Finally, there are a few situations to prepare for before the interview. These things may or may not happen, but it is good to anticipate pushy interviewers, random questions, and worst-case scenarios. It may seem like an interviewer wants to be malicious, but they try to get the interviewee to think. One tip is to find some common ground with them so that it becomes a pleasant conversation. Because something unexpected could happen, it is good to just come in expecting something to happen rather than getting lost in how baffling it is that something happened. One worst-case scenario could be if the interviewee experiences their mind going blank. Well, the interview for an online MBA is most often virtual. In this case, a student interviewing can have a couple of notes on hand. They could have a whiteboard or post-it notes insight that includes some main points or examples. It is essential not to write too much, so they do not get caught reading but naturally glancing. They should also try not to sound like they are reciting a script, as an interviewer would recognize it is inorganic. Other worst-case scenarios can be in the questions. An applicant can have a friend ask them some tough questions while practicing what they would dread answering.  

Follow up an Interview 

thank you note

Something to consider is to send a thank you note or thank you emails to the interviewer. Students should express gratitude to the interviewer for the opportunity. If a student does not have the contact information, it is acceptable to email the admissions department and requests they pass it along. Some recommend for interviewees to send an email over the note to save time. The best time to email them is within 24 hours of interviewing; if not, it should be sent as soon as possible.  

The critical elements of the thank you card after the online MBA interview are as follows. A thank you note should not exceed five sentences; they are meant to be short. However, applicants should include some specific thoughts about what made the interview enjoyable, especially if something was funny or memorable during the interview. It will remind the interviewers of the particular candidate. Another thing to include in the thank you email is reiterating interest in the program and how that aligns with their career goals. This could also be tied back to the interview conversation. Lastly, students should not offer any additional information not mentioned in the interview or ask questions. Adding new information communicates that the applicant may not have represented themselves well in the interview. The place for asking questions is just simply not in a thank you email. Sending a thank-you note is simply a part of good interview etiquette.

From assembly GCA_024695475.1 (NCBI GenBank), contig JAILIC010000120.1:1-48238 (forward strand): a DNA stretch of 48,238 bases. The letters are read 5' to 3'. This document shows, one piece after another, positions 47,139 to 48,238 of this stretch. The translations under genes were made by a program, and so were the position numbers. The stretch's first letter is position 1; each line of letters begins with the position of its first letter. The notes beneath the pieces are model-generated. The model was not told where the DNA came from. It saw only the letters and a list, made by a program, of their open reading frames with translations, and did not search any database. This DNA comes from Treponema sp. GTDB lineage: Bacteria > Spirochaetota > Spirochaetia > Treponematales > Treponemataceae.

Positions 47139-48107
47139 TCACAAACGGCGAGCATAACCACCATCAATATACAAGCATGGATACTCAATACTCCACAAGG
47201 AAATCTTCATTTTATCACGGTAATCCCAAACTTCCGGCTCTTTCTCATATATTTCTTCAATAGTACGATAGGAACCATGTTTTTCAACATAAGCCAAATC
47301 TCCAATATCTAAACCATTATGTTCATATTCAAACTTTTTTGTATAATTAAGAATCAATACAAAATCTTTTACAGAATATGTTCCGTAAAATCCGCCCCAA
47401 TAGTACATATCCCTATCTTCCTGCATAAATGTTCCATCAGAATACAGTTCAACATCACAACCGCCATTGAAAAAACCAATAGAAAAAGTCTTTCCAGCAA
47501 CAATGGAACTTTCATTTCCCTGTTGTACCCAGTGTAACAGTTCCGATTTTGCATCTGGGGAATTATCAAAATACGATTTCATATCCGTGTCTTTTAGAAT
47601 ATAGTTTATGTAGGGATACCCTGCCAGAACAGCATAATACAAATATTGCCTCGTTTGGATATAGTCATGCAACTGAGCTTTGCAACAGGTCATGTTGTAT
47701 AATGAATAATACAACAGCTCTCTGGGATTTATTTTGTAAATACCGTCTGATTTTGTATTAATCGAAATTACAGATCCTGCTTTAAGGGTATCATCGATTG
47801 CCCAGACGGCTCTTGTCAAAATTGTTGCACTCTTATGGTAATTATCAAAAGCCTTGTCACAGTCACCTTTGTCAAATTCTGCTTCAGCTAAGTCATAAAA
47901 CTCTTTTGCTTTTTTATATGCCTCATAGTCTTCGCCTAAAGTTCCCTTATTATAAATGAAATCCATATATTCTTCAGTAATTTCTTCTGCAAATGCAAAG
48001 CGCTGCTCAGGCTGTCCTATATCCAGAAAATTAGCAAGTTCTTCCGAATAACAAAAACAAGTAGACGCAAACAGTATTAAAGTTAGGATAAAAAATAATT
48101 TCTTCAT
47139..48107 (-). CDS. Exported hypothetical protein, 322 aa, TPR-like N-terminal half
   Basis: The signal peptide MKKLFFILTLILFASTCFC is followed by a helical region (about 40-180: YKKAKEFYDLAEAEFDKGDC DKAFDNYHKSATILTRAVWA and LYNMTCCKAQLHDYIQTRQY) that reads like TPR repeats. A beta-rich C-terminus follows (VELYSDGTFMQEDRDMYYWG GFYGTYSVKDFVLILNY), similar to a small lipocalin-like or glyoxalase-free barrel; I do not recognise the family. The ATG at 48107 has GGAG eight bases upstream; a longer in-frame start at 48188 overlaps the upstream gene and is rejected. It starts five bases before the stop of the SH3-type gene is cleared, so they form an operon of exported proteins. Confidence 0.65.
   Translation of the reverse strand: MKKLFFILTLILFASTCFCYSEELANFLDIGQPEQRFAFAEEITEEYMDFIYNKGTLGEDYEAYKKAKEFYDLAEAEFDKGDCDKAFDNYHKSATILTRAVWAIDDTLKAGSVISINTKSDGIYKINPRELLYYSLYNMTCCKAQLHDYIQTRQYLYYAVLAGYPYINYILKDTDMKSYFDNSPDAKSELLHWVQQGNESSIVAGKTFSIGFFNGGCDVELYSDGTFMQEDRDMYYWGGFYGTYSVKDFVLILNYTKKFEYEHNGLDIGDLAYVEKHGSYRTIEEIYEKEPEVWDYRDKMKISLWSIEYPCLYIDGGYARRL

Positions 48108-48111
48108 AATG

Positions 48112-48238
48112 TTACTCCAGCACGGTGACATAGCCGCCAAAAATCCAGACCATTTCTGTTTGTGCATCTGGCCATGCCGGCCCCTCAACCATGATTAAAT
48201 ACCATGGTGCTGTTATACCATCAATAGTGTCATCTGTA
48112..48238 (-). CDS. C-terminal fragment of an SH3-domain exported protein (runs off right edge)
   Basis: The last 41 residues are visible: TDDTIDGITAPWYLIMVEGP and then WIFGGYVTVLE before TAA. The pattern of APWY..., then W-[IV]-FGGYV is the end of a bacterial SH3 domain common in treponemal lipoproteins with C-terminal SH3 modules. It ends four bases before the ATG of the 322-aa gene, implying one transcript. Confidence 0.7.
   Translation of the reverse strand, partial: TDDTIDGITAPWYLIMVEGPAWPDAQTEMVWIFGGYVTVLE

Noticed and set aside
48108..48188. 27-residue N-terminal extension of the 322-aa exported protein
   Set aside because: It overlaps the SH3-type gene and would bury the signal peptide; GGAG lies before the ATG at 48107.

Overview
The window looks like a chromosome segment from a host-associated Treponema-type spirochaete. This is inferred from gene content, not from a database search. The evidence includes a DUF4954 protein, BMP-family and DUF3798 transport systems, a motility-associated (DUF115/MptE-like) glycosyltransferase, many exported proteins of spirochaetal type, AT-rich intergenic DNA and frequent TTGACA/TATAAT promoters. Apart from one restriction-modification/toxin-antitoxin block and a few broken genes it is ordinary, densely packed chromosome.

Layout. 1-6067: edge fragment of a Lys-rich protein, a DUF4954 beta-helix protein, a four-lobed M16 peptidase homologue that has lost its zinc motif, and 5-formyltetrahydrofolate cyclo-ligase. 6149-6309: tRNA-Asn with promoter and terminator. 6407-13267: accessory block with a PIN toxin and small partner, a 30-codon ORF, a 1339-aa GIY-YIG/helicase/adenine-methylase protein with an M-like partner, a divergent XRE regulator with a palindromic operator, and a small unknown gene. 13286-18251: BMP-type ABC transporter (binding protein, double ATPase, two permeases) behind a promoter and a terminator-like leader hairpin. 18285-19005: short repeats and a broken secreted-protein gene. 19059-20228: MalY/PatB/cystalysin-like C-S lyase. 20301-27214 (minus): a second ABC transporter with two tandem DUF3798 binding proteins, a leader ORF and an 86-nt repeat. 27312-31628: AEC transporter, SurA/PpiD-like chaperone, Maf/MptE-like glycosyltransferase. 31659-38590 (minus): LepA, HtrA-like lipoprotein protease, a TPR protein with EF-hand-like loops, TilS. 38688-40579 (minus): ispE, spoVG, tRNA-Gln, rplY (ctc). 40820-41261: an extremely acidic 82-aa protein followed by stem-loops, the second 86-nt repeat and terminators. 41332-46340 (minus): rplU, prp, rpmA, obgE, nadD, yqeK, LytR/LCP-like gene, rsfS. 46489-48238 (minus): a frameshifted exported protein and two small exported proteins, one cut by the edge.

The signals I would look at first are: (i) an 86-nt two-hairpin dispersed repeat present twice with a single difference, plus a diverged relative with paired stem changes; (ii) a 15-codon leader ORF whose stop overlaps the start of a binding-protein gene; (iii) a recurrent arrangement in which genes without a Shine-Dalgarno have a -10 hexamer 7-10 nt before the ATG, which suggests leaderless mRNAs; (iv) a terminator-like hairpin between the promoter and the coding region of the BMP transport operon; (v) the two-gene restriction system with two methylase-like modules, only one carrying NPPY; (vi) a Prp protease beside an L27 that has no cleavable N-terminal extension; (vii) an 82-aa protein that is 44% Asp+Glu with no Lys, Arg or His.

Action Plan 

Being prepared and exuding confidence is vital. Once an applicant has secured an interview with a business school they have applied to, they should do some final research, prepare a schedule, answer some typical interview questions, and practice. A day or so before, they should write a couple of notes and set out a business outfit. They can visualize success and claim it by knocking the interview out of the park on the day of. Good luck!